A personal struggle inspired this elderly couple to start Balajothi Centre to empower disabled children
Frustrated by the lack of centres that could offer support for their disabled grandson, Balaraj and Teresa decided to start a centre of their own. Today, their venture Balajothi has three centres spread across Karnataka where 60 children with severe disabilities are supported.
Rahul was born with multiple disabilities including cerebral palsy, Down syndrome and autism. His grandparents Balaraj and Teresa spent a lot of time looking for a centre where they could send him. Finally they found the Spastics Society of Karnataka where Rahul spent a a few years.
The struggle led the couple to realise the battles other families face to access therapies and other services under one roof and that led them to start the Balajothi Centre for the Disabled in Karnataka.
Today there are Balajothi centres in Bengaluru, Kolar and Mysuru.
At Spastics society, Rahul underwent intervention and therapies. Soon enough, we realised that we had to do something for children like him who are struggling to fit into a place. Their families faced many difficulties too. We empathised with them and decided to start a centre of our own. Rahul was our motivator. He keeps inspiring us to do things new things for children from disabled community. –Balaraj, Co-founder/Executive Director, Balajothi Centre for Disabled.
In the first year after their launch, Balajothi received support from Spastics Society of Karnataka. The society sent therapists and special educators to help Balaraj and Teresa run the centre smoothly. Then they started doing things on their own which was a struggle. But the smiling faces of children made it all worthwhile, says Balaraj.
“We tried to work on our deficiencies. Today, we provide food, therapies and other facilities to children with physical and intellectual disabilities who are from economically backward families. Even their transport to our centre is taken care of. Since most of the parents are struggling for a living, they cannot afford facilities for their disabled child”, says Balaraj, who is 73 years old.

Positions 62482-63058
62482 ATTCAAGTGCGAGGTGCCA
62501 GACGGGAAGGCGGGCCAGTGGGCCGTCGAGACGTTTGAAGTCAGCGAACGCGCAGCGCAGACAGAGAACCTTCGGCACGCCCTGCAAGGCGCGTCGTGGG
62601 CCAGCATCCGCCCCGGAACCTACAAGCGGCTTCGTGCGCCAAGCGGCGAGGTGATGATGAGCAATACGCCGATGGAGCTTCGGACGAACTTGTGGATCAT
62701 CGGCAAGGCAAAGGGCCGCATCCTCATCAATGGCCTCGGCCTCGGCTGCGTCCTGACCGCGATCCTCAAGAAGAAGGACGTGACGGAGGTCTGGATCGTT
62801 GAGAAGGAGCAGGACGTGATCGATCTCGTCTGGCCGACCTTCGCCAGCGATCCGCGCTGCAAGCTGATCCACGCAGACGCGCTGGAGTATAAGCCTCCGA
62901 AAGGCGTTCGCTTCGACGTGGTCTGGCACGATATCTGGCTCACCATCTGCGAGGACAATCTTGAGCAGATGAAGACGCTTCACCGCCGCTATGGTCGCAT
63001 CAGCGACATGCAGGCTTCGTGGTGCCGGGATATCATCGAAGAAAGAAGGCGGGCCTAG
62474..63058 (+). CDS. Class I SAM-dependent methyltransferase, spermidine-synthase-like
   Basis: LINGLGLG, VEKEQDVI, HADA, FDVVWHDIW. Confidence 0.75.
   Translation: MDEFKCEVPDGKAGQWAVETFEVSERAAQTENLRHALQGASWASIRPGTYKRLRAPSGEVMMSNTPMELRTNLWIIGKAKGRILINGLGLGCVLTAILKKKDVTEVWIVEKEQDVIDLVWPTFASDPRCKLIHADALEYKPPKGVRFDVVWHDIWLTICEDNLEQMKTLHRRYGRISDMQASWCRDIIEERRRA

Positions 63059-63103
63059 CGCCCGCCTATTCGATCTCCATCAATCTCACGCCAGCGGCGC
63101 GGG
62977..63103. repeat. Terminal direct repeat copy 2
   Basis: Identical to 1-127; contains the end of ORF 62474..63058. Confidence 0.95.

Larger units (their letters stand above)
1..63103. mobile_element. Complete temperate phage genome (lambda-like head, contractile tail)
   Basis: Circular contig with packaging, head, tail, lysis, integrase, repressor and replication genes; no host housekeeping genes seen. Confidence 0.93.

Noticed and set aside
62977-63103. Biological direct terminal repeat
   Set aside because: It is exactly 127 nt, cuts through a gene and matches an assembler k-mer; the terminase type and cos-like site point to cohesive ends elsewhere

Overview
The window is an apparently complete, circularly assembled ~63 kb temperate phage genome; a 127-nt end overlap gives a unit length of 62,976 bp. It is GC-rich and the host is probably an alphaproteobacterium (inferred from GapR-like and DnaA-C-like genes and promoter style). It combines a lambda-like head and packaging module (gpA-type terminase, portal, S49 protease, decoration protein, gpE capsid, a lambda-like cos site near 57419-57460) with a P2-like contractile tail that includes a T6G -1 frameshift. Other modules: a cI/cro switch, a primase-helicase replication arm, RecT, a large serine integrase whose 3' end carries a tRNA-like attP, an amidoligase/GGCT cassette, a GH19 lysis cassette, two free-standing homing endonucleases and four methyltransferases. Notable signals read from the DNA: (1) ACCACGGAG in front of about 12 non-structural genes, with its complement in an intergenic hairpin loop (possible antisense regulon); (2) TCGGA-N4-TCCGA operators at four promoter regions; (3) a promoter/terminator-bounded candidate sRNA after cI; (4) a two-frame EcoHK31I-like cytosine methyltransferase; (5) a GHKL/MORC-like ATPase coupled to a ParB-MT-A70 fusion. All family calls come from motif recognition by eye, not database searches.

All their services are free of cost. With no government support, the couple are struggling to make ends meet. Thanks to generous donors and fundraising platforms, they are able to sustain themselves. That is how the centre also offers occupational and music therapies, physiotherapy and other services for the children.
“There are no caste, creed or religious differences here. The only criteria to be admitted at Balajothi is that the child must have severe disabilities, both physical and intellectual”, adds Balaraj. There are 20 students each at their three centres and trained special educators ensure that children get the best training to do things independently.
“When we look back at our journey”, says Teresa, “it has been great. We are satisfied that we could help many children with disabilities and their families too. All our children have poor understanding skills. They were not able to do things on their own. But after coming to our centre, we trained them to do things independently”.
In spite of the many difficulties and obstacles on their path, Balaraj and Teresa are hopeful of reaching out to as many children as possible. Their journey is truly inspiring and motivating.
Contact Balajothi Centre for the Disabled at +91 93419-07162.